*Non–AIDS-associated diagnoses: trauma, myocardial infarction/unstable angina, gastrointestinal hemorrhage (not caused by Kaposi's sarcoma or cytomegalovirus), drug overdose, pulmonary edema (not caused by HIV-associated cardiomyopathy), cardiac arrhythmia, aspiration pneumonia, and obstructive airways disease. AIDS-associated diagnoses: PCP, mycobacterial disease, bacterial pneumonia, Kaposi's sarcoma, fungal infections, lymphoma, and toxoplasmosis.

Definition of abbreviations: AIDS = acquired immunodeficiency syndrome; APACHE = Acute Physiology and Chronic Health Evaluation; HAART = highly active antiretroviral therapy; HIV = human immunodeficiency virus; ICU = intensive care unit; LDH = lactate dehydrogenase; PCP = Pneumocystis carinii pneumonia.

. Approximately 25% of patients were receiving HAART at the time of ICU admission. Most ICU patients (63.3%) were admitted because of a non–AIDS-associated diagnosis.

Predictors of Survival

The characteristics of patients who survived until hospital discharge were compared with those who died while hospitalized. There were no differences in age, sex, race/ethnicity, or HIV risk factors between survivors and nonsurvivors. In univariate analysis, patients on HAART at the time of ICU admission were more likely to survive to hospital discharge than patients not on HAART (odds ratio [OR] = 1.8, 95% confidence interval [CI] = 1.02–3.2, p = 0.04) (Table 3)

TABLE 3. Univariate predictors of hospital survival for hiv-infected icu patients


Characteristic

Odds Ratio (95% CI)

p Value
Use of HAART 1.8 (1.02–3.2) 0.04
Non–AIDS-associated admission diagnosis 3.7 (2.3–5.9) 0.001
PCP 0.24 (0.13–0.43) 0.001
APACHE II score of less than 13 5.4 (3.2–9.2) 0.001
Albumin of more than 2.6 g/dl 4.4 (2.6–7.3) 0.001
Lactate dehydrogenase of more than 537 U/L 0.53 (0.26–1.1) 0.08
Mechanical ventilation 0.19 (0.11–0.31) 0.001
Pneumothorax
 0.08 (0.01–0.66)
 0.001

Definition of abbreviations: AIDS = acquired immunodeficiency syndrome; APACHE = Acute Physiology and Chronic Health Evaluation; CI = confidence interval; HAART = highly active antiretroviral therapy; HIV = human immunodeficiency virus; ICU = intensive care unit; PCP = Pneumocystis carinii pneumonia.

. Survival was not predicted by CD4 cell count (p = 0.53) or log HIV viral RNA level (p = 0.27). Admission with a non–AIDS-associated diagnosis was highly predictive of an improved hospital survival (OR = 3.7, 95% CI = 2.3–5.9, p = 0.001). A low APACHE II score (OR = 5.4, 95% CI = 3.2–9.2, p = 0.001) and high albumin (OR = 4.4, 95% CI = 2.6–7.3, p = 0.001) were also associated with an increased odds of survival. Those admitted with PCP (OR = 0.24, 95% CI = 0.13–0.43, p = 0.001) or an elevated LDH (OR = 0.53, 95% CI = 0.26–1.1, p = 0.08), however, had a worse prognosis. Mechanical ventilation (OR = 0.19, 95% CI = 0.11–0.31, p = 0.001) or the development of a PCP-related pneumothorax (OR = 0.08, 95% CI = 0.01–0.66, p = 0.001) also portended a poor outcome.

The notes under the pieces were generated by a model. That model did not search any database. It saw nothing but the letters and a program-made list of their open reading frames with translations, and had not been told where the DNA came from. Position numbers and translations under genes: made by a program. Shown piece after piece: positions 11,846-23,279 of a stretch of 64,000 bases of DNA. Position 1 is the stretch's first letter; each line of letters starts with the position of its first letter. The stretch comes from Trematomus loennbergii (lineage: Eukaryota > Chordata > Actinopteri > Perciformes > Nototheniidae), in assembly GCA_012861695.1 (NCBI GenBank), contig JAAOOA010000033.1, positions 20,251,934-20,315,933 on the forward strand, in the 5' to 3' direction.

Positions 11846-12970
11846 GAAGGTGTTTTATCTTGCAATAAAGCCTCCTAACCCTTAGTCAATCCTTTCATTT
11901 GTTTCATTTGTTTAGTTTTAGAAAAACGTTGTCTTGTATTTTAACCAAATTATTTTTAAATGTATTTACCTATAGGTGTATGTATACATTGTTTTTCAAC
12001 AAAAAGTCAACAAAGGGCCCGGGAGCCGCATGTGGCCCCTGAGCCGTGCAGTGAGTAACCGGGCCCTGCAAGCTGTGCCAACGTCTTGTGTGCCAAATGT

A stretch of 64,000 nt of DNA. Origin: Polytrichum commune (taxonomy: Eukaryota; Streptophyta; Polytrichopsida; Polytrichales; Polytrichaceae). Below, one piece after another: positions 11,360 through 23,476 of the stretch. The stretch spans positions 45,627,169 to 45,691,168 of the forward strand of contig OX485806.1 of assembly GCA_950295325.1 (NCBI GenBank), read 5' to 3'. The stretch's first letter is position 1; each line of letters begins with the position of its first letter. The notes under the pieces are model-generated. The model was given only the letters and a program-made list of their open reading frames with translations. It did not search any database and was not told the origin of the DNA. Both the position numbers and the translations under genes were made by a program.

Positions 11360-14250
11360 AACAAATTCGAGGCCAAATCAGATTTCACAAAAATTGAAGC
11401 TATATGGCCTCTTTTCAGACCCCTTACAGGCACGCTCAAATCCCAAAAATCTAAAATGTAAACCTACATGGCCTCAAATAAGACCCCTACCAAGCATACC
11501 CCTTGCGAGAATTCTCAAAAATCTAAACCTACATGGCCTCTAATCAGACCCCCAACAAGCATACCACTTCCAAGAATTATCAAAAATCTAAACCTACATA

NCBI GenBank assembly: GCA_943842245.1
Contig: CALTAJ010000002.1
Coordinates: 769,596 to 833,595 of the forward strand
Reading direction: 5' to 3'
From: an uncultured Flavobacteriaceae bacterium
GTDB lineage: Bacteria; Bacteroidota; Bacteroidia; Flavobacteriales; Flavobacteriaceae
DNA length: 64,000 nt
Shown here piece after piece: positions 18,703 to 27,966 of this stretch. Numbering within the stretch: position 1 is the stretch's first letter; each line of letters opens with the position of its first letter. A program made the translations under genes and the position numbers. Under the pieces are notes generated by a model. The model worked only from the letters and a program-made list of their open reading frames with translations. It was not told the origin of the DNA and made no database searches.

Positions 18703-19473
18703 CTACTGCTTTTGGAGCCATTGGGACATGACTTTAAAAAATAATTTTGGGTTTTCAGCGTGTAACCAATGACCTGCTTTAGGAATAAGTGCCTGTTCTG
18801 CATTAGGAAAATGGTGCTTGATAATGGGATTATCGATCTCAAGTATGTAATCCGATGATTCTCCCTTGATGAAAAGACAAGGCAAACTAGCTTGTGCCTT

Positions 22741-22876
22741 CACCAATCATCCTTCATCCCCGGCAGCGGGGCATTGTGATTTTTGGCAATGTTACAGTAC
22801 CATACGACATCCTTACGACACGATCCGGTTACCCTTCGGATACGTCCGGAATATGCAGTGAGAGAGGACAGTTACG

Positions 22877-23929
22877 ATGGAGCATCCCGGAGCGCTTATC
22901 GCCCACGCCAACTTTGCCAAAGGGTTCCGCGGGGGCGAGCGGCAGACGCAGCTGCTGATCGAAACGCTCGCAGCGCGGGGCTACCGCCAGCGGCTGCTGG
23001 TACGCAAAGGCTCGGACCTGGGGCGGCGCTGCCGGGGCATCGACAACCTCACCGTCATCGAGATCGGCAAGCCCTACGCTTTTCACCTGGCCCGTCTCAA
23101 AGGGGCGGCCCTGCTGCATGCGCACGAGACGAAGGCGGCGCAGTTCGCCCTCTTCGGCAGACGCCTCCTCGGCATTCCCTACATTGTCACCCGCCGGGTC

Several multivariate models were examined and all produced similar results (i.e., contained the same predictors of survival with ORs of similar magnitudes). Although use of HAART at the time of ICU admission was associated with an improved survival in the univariate analysis, this association was not detected in multivariate analyses. Predictors of survival in stepwise backward and forward logistic regression were a non–AIDS-associated admission diagnosis (OR = 2.9, 95% CI = 1.5–5.8, p = 0.002), high albumin (OR = 3.5, 95% CI = 1.8–6.6, p = 0.001), and a low APACHE II score (OR = 6.1, 95% CI = 3.0–12.4, p = 0.001) (Table 4)

TABLE 4. Multivariate model of predictors of in-hospital survival for hiv-infected patients


Characteristic

Odds Ratio (95% CI)

p Value
Non–AIDS-associated admission diagnosis 2.9 (1.5–5.8) 0.002
Albumin of more than 2.6 g/dl 3.5 (1.8–6.6) 0.001
APACHE II score of less than 13 6.1 (3.0–12.4) 0.001
PCP 0.30 (0.11–0.82) 0.02
Mechanical ventilation
 0.22 (0.11–0.44)
 0.001

Definition of abbreviations: AIDS = acquired immunodeficiency syndrome; APACHE II = Acute Physiology and Chronic Health Evaluation; CI = confidence interval; HIV = human immunodeficiency virus; PCP = Pneumocystis carinii pneumonia.

. A diagnosis of PCP (OR = 0.30, 95% CI = 0.11–0.82, p = 0.02) or the need for mechanical ventilation (OR = 0.22, 95% CI = 0.11–0.44, p = 0.001) predicted worse survival. The numbers of PCP-related pneumothoraces were too low to reach statistical significance in the multivariate model; however, all patients with a PCP-related pneumothorax died (n = 6). Although LDH met our criteria for inclusion in the multivariate model (p = 0.08), over 20% of subjects did not have a value recorded. Deleting these patients from the model would have significantly biased the results, particularly because most missing values for LDH were among those patients who did not have PCP. Thus, it was thought that LDH served as a marker for PCP, and therefore, it was not included in the multivariate model.

Use of HAART